Seasonal Fluctuations in Temperature and Moisture Lead to a Fluctuation in Soil Microbial Populations and Changes Soil Carbon Emissions

Modeling reveals increased carbon emissions are a result of high microbial fluctuation in soil

Conceptual diagram for microbial seasonality impacts on soil organic carbon (left); simulated microbial respiration (MR) in natural biomes (right). Bar groups (from left to right): deserts, grasslands, shrublands, boreal forests, temperate broadleaf forests, temperate coniferous forests, tropical/subtropical forests, wetlands, and tundra). CLM-Microbe represents the default model simulation with the seasonality of fungal and bacterial biomass; CLM-Microbe_wos indicates the model simulation scenario without the seasonality of fungal and bacterial biomass.

[Courtesy Xiaofeng Xu (left) and Liyuan He (right)]

The Science

Seasonality is a key feature of the biosphere, and the seasonal dynamics of soil carbon emissions represent a fundamental mechanism regulating the terrestrial–climate interaction. Scientists applied a microbial explicit model—CLM-Microbe—to evaluate the impacts of microbial seasonality on soil carbon cycling in terrestrial ecosystems. The scientists first validated the CLM-Microbe model in simulating belowground respiratory fluxes (i.e., microbial respiration, root respiration, and soil respiration from nine biomes). The research team then investigated the microbial seasonality effects on soil carbon cycle by comparing the model simulations of soil respiratory fluxes and soil organic carbon content in top 1 m between the CLM-Microbe model with (CLM-Microbe) and without (CLM-Microbe_wos) seasonal dynamics of soil microbial biomass in natural biomes.

The Impact

A modeling study shows fluctuating soil microbial populations promote carbon emission from soil. It suggests that the soil microbes, similar to our human body, would consume more energy in a more seasonally fluctuated climate. The study opens up a new frontier of the impacts of microbial activity at seasonal or finer timescale on soil carbon and nutrient processes.


The CLM-Microbe model produced good performance in capturing the seasonality in soil respiratory fluxes. Removing soil microbial biomass seasonality yielded minor impacts on root respiration, but it significantly increased the simulation bias and reduced the goodness-of-fit in microbial respiration and soil respiration. The model simulation without soil microbial seasonality led to lower soil respiratory fluxes across sites, leading to higher soil organic carbon pool size except for boreal-Arctic sites. These lines of evidence confirmed that microbial seasonality promotes soil carbon emission. The different roles of bacteria and fungi in regulating carbon flux suggest the important regulation of soil microbial community on belowground carbon biogeochemistry. Findings of the study highlight the importance of explicit representation of microbial mechanisms at the seasonal scale on simulated carbon cycling in Earth system models, insights which will both improve the simulation performance of soil respiratory fluxes and reduce the uncertainties associated with model projection in global carbon cycle under a changing climate.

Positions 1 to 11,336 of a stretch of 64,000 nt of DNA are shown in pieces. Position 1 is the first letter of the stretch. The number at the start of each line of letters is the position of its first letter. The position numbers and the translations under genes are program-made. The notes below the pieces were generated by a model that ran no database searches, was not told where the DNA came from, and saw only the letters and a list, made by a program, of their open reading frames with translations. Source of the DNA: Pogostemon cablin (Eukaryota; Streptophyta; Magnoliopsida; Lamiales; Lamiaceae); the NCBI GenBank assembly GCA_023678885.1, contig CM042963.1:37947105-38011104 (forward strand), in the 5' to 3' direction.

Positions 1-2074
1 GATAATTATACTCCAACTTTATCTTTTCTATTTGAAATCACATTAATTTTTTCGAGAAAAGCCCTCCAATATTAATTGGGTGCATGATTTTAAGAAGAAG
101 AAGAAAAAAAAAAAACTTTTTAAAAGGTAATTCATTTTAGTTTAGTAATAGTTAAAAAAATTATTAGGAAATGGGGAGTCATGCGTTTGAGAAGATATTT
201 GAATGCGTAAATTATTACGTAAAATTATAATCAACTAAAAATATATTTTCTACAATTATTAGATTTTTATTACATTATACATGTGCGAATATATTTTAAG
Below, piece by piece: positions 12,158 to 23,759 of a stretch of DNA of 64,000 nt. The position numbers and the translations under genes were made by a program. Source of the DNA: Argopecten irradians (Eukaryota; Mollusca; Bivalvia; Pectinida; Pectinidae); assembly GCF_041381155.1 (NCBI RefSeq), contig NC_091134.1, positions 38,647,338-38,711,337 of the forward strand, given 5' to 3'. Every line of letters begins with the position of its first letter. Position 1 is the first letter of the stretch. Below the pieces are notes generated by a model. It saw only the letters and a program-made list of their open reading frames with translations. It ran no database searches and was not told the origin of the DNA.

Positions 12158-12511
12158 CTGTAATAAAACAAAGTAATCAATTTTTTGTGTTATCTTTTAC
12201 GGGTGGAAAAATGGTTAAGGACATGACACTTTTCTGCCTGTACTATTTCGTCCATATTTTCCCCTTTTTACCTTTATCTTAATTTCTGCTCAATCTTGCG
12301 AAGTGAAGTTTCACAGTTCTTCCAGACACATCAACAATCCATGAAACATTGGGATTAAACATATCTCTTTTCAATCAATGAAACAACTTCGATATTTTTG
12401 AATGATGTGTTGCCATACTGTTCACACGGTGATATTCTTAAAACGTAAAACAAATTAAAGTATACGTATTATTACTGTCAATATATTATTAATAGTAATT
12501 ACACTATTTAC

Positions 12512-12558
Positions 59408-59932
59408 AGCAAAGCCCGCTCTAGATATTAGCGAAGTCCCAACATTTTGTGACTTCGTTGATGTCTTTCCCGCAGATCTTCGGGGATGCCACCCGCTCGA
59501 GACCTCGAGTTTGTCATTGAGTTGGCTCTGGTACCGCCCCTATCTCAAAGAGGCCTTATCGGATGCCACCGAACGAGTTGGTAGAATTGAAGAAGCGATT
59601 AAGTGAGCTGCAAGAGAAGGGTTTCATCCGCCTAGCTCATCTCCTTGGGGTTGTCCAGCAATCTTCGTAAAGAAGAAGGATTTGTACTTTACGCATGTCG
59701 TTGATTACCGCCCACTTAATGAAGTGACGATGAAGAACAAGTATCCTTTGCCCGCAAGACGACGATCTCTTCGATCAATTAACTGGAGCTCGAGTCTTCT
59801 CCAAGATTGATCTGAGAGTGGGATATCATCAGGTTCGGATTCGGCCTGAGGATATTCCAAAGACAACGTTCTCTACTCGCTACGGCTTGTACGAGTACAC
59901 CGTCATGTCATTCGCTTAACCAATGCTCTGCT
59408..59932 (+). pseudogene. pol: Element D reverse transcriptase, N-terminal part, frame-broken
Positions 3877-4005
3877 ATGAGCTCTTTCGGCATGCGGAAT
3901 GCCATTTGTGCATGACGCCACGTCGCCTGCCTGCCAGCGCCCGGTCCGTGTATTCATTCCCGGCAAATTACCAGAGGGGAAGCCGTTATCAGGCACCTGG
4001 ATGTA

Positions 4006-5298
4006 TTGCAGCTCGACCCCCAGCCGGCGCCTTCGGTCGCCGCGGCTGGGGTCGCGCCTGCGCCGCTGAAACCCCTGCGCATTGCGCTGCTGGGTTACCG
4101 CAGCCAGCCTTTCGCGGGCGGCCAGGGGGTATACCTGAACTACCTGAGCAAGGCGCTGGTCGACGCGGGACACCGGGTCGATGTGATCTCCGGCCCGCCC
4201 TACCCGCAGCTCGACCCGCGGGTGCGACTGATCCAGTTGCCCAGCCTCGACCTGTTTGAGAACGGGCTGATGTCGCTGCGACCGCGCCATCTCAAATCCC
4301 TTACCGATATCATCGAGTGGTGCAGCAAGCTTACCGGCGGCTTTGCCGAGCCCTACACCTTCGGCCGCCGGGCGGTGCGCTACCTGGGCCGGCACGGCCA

Principal Investigator

Xiaofeng Xu
San Diego State University

Program Manager

Daniel Stover
U.S. Department of Energy, Biological and Environmental Research (SC-33)
Environmental System Science


This study is supported by San Diego State University and the CSU Program for Education & Research in Biotechnology. Partial support for this work was provided by an Early Career Award through the Office of Biological and Environmental Research within the U.S. Department of Energy (DOE) Office of Science. Oak Ridge National Laboratory is managed by UT-Battelle, LLC, under contract DE-AC05-00OR22725 with DOE.

Related Links


He, L. et al. "Microbial Seasonality Promotes Soil Respiratory Carbon Emission in Natural Ecosystems: A Modeling Study." Global Change Biology 27 (13), 3035–3051  (2021).